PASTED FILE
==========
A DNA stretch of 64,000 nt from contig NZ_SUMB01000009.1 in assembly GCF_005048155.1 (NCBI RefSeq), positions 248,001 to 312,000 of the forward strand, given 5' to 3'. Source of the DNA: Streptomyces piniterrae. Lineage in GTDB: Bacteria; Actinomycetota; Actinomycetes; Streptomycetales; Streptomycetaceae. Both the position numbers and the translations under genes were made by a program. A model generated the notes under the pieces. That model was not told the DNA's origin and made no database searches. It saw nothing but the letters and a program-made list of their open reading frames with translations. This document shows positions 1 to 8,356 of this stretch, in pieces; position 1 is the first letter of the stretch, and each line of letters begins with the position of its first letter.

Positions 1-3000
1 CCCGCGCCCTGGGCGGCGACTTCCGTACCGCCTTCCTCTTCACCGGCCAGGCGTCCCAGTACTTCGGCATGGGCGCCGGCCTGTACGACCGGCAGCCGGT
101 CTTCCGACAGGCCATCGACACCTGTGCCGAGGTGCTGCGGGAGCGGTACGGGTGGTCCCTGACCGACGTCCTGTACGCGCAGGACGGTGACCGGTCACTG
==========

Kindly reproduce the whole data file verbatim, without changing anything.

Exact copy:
A DNA stretch of 64,000 nt from contig NZ_SUMB01000009.1 in assembly GCF_005048155.1 (NCBI RefSeq), positions 248,001 to 312,000 of the forward strand, given 5' to 3'. Source of the DNA: Streptomyces piniterrae. Lineage in GTDB: Bacteria; Actinomycetota; Actinomycetes; Streptomycetales; Streptomycetaceae. Both the position numbers and the translations under genes were made by a program. A model generated the notes under the pieces. That model was not told the DNA's origin and made no database searches. It saw nothing but the letters and a program-made list of their open reading frames with translations. This document shows positions 1 to 8,356 of this stretch, in pieces; position 1 is the first letter of the stretch, and each line of letters begins with the position of its first letter.

Positions 1-3000
1 CCCGCGCCCTGGGCGGCGACTTCCGTACCGCCTTCCTCTTCACCGGCCAGGCGTCCCAGTACTTCGGCATGGGCGCCGGCCTGTACGACCGGCAGCCGGT
101 CTTCCGACAGGCCATCGACACCTGTGCCGAGGTGCTGCGGGAGCGGTACGGGTGGTCCCTGACCGACGTCCTGTACGCGCAGGACGGTGACCGGTCACTG